U.S. Marines and Sailors Aid in Local Accident

U.S. Marines and Sailors Aid in Local Accident

Two U.S. Marines, two U.S. Sailors and a Philippine Marine came to the assistance of a local Filipino motorcyclist who was pinned underneath his vehicle as a result of an accident in Ternate, Cavite, Philippines, around 3 p.m. Tuesday.

The Marines that responded to the injured local national, Bryan S. Rodriguez, were part of 3D Marine Expeditionary Brigade, deployed to the Philippines in support of exercise KAMANDAG 2.

The Community Health Engagement personnel were returning from a meeting at Amisa Medical Mission when they saw a crowd gathered around the accident. Lt. Maundo Lee, Medical Officer, 3d Marine Logistics Group, Lt. Brian Bonzo, Critical Care Nurse, 3d Medical Battalion, Capt. Mark Hanford, Civil Affairs Team Leader, III Marine Expeditionary Force, and Sgt. Nicholas Elston, Civil Affairs Noncommissioned Officer, Marine Forces Reserve, stopped their vehicle and rushed to help Rodriguez and apply first aid while Captain Rodilson Malic, Civil Affairs Chief, Philippine Marine Corps Civil Military Operations Command, provided security.

“We noticed that an overturned trike and a motorcycle had gotten in an accident, with a large crowd staring,” said Capt. Mark Hanford. “As soon as we passed the overturned trike I asked our driver to turn around so we could help.”

Bonzo and Lee immediately began applying first aid and stabilizing Rodriguez while another officer directed traffic on the busy street.

“I moved the wrecked motorcycle out of the way and asked the crowd that was gathering to make room for the Navy Medical professionals,” said Hanford. “I asked Captain Malic to help with translating and to get the onlookers to call for police and an ambulance,” he said.

Upon examination, the U.S. service members assessed that Rodriguez had sustained a head injury and the service members stabilized his spine using a spinal board.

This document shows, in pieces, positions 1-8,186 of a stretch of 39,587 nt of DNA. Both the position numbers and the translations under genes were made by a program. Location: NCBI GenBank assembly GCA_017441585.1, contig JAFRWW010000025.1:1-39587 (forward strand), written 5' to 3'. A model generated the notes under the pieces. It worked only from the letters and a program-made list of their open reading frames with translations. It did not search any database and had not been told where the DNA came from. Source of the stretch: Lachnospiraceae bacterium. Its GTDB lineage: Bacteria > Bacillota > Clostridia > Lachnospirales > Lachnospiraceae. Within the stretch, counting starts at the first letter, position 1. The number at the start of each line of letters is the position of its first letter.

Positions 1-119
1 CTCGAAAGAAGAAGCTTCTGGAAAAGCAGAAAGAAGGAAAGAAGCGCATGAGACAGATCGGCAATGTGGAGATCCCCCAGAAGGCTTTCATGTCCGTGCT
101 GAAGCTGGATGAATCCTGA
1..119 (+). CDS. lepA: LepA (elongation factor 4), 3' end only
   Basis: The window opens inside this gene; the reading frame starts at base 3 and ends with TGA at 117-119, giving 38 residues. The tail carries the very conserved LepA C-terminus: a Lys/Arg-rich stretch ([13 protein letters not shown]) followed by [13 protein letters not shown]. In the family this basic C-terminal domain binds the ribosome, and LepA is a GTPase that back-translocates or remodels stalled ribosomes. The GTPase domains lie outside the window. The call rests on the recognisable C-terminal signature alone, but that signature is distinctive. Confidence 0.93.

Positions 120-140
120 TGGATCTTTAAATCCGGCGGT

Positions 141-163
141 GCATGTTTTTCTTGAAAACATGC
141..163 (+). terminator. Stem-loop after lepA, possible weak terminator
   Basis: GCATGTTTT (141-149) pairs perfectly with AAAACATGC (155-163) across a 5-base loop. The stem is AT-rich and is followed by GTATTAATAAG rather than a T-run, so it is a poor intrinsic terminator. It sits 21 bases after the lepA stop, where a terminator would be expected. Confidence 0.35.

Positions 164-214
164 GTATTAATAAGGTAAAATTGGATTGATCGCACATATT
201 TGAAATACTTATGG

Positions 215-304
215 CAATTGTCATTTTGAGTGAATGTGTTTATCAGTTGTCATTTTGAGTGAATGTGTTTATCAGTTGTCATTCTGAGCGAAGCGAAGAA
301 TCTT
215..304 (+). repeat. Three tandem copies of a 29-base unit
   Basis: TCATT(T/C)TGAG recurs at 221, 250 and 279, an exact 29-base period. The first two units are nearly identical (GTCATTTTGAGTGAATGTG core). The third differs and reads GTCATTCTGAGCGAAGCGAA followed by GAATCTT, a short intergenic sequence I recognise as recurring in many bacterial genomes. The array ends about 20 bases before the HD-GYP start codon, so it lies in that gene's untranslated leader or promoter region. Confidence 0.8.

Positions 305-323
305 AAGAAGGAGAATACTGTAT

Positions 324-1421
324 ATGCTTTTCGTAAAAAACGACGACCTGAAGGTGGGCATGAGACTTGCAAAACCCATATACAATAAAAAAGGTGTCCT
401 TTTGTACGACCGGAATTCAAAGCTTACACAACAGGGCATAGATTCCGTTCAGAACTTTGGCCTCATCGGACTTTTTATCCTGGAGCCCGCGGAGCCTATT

Shortly afterwards, a Barangay government vehicle arrived to transport Rodriguez to the San Lorenzo Hospital. As he was departing, Rodriguez was alert and responsive to commands. He is in fair condition after being discharged from San Lorenzo Hospital in Quezon City Tuesday evening.

Rodriguez said he was very thankful for the U.S. and Philippine service members’ assistance. He said it was not his time to go so that he could continue to take care of his son.

Exercises such as KAMANDAG 2 increase our ability to work together in response to crises across the military spectrum, from counterterrorism to natural disasters, in order to accomplish the mission, support the local population and help alleviate human suffering.

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14 comments


  • Mike Swisher

    As Robert McKean said “in the best tradition of the Corps”, and I would add, in cooperation with a service member from our partner nation. I had the pleasure of training with our brothers in the Philippine Marine Corps, and came away a better Marine for the experience. What happened here doesn’t surprise me.


  • Donald L. Armstrong

    It is nice to hear a story that is positive news. Normally the only news we get is negative and on the front page of the newspapers across the country and around the world. News like this is on the back pages and no headlines. Well Done my brothers.


  • Robert Bois le Duc

    My Company Commander at San Diego, California, Recruit Training, was a Philippine U.S.Navy Chief Petty Officer, Seabee Heavy Equipment Operator. We even had two Philippine Nationals in our company, who had enlisted in the U.S. Navy. We have a long tradition of mutual cooperation, may it continue despite current politics.


  • Robert McKean

    In the best traditions of the Corps. R. McKean, Sgt E-5 USMC 1966-69


  • andy blossy

    Yes Gunny Fulton,,,,semperfi !!


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